This is very similar to the deal in 2009 when BMC wasn't allowed to start a full squad at the Tour of the Gila because of a rule stating that you couldn't have more than 3 world tour (At the time, Pro tour) ranked riders in a lower level UCI event.
Both this "new" Non-USAC rule and the rule they started to enforce in the 2009 Tour of the Gila are examples of the UCI deciding crackdown on pre-existing rules in the US Cycling.
The part I can't figure out is why? Why would they care if a pro racer goes to a local crit to throw down $35 to race around in a circle for an hour?! There are only two reasons I can think of.
The first has to do with not wanting band riders (One's busted for doping or something else.) from still being able to race. But my thing is, who cares!? Why should the UCI or USAC care if a local race promoter allows (Or doesn't allow for that matter.) any racer in their race? It seems to me that on as small of a level that these races are held at it wouldn't effect the UCI or any of the big races in the slightest.
That goes with the grand fondo part of the rule too. Why on earth should it matter to them weather a pro rides with a bunch of "Fred's" in their yellow windbreakers around the country side? This really just leads me to my second reason.
It's all about money/control (Which lets face it, most of the time they are the same thing.). They want to strong arm both the small individual races that still want to play. As well as OBRA and ACA to fall into line under their umbrella of power.
I think that perhaps cycling in the USA has just gotten a little to big for the UCI to ignore anymore. And when you couple that with the USAC trying to stretch away from the UCI with the whole radio issue. That just makes Uncle Pat want to turn the screws all that much more.
The thing is though cycling can survive just fine without the UCI (Sure there would maybe issues with the Olympics. But do you really thing that they won't allow one of the biggest countries in the world to complete because of the UCI's influence? I sincerely doubt it.). But I don't think the UCI can survive without leaching off of cycling. And the way they have treated everyone at the table they better be damn careful. Because I believe if things keep going the way they are going. We're going to see a total mutiny.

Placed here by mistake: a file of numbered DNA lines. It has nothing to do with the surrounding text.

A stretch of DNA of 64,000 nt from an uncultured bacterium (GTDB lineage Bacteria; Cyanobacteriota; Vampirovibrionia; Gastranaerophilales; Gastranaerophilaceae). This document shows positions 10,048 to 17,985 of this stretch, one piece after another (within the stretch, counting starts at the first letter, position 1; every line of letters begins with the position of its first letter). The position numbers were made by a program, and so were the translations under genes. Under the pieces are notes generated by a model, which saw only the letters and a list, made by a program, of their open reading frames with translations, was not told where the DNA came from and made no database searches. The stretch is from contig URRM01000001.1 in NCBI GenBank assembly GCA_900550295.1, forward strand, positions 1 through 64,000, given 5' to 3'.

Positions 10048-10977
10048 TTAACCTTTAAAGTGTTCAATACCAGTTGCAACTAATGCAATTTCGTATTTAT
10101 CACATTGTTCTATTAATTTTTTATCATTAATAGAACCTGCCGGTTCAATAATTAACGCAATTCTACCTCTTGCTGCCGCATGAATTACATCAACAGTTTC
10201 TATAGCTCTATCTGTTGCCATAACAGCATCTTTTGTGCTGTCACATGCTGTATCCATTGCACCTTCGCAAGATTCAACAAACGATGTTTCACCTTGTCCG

So Uncle Pat. Please. Let the pro boy's and girl's race their fucking bicycles. If you're that worried about dopers getting to race. Get rid of the old rule and put in a new one stating that a convicted doper can't race any organized race and call it good (Even though I'd like to see them try to enforce it.). The UCI seems to like to change the rules every other Thursday, right before their afternoon tea anyway. Just put that on the schedule too.
As far as the control thing goes. If there seems to be a problem try a little more diplomatic approach to it. You know, work together. Smile on your brother. Break bread and come to a solution that is a win/win for everybody.
Oh wait. I forgot you don't do that. Never mind....
Rubber side down,
Posted by Big E at 2:49 PM
Thursday, April 7, 2011
As I believe I've stated before I ride with a group out of Scott's Cycle a few times a week (Although a lot less these last couple of weeks just because of the move.). And we have a had a couple great rides that have been relatively (For Oregon anyway.) dry lately. This coupled with the time change so it's light out longer has a pretty serious effect on the group's numbers.
On an average winter ride I would say that we have about 20 people start from the bike shop. This includes the different groups (Fast and slow). But those numbers swell up to 60+ riders in the peak of summer which then gets split into three groups usually (Fast, medium, and slow). And along with the increase in numbers also comes an increase in new riders.
Now there are several types of new riders. There are the one's that are slow and out of shape (That was my category when I first started.). There are the strong experienced riders (Most of these guys start heading off with the fast group either immediately or after only a few rides. And then there are the most dangerous type. The fast and inexperienced riders. This is the group that I'd like to talk about today...